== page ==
A popular crypto market analyst with more than 63,000 followers, Jacob Canfield, had been accused of modifying the trade screenshots he would post to mislead his followers into thinking his trades were more successful than they really were.
On March 14th, a Twitter user who goes by the alias “King” had posted screenshots that allegedly exposed Canfield of intentionally manipulating the images of his trade performance to deceive his followers.
Jacob responded to the accusations on Twitter by publicly admitting to photoshopping “a few images” with the intention “to make them look better”, a post that was deleted shortly after.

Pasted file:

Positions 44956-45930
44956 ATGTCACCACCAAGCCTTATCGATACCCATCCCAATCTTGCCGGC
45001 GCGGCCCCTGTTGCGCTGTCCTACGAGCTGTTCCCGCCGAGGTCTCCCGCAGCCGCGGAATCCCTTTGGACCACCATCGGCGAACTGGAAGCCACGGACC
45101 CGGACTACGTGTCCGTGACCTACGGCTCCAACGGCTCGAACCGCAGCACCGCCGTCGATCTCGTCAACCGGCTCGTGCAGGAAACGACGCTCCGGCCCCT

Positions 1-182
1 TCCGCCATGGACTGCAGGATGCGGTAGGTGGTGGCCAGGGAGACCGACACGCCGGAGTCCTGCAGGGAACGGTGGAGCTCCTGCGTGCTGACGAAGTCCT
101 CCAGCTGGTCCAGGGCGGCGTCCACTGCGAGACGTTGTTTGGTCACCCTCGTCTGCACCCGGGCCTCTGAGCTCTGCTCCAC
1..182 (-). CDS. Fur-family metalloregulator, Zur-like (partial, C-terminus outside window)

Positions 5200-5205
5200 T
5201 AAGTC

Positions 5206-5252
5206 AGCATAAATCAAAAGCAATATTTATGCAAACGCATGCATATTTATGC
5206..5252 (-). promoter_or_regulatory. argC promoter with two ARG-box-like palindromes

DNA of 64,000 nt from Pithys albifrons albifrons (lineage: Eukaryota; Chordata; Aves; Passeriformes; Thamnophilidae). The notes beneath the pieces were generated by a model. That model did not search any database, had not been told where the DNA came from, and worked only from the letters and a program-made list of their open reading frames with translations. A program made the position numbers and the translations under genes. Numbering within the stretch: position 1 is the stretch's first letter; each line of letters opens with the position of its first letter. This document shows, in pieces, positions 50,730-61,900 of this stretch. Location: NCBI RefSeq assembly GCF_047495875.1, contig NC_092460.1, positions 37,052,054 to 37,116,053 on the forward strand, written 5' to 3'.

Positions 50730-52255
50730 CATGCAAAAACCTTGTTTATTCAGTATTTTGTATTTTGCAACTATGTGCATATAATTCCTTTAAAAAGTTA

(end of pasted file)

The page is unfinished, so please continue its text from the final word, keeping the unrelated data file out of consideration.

“King” had posted more images the next day that suggested Canfield had altered a screenshot to adjust his actual profits from 7 BTC to 15.59 BTC, on the same day of his apology and promise to never do it again.
Furthermore, “King” also included screenshots of conversations with Canfield, where he admitted to altering the 7 BTC returns to 15.59 BTC and claims to have evidence of more than a dozen more manipulated screenshots.
The situation had escalated quickly when King proposed to Canfield that he would not contact the US Securities and Exchange Commission, but in return, Jacob would need to dissolve his premium subscription group, Signal Profits.
Jacob Canfield responded to this with accusations of blackmail.
After their exchange, Jacob declared that he will be streaming his trades in the future. Furthermore, Canfield has either privated, deactivated or outright removed his Twitter account.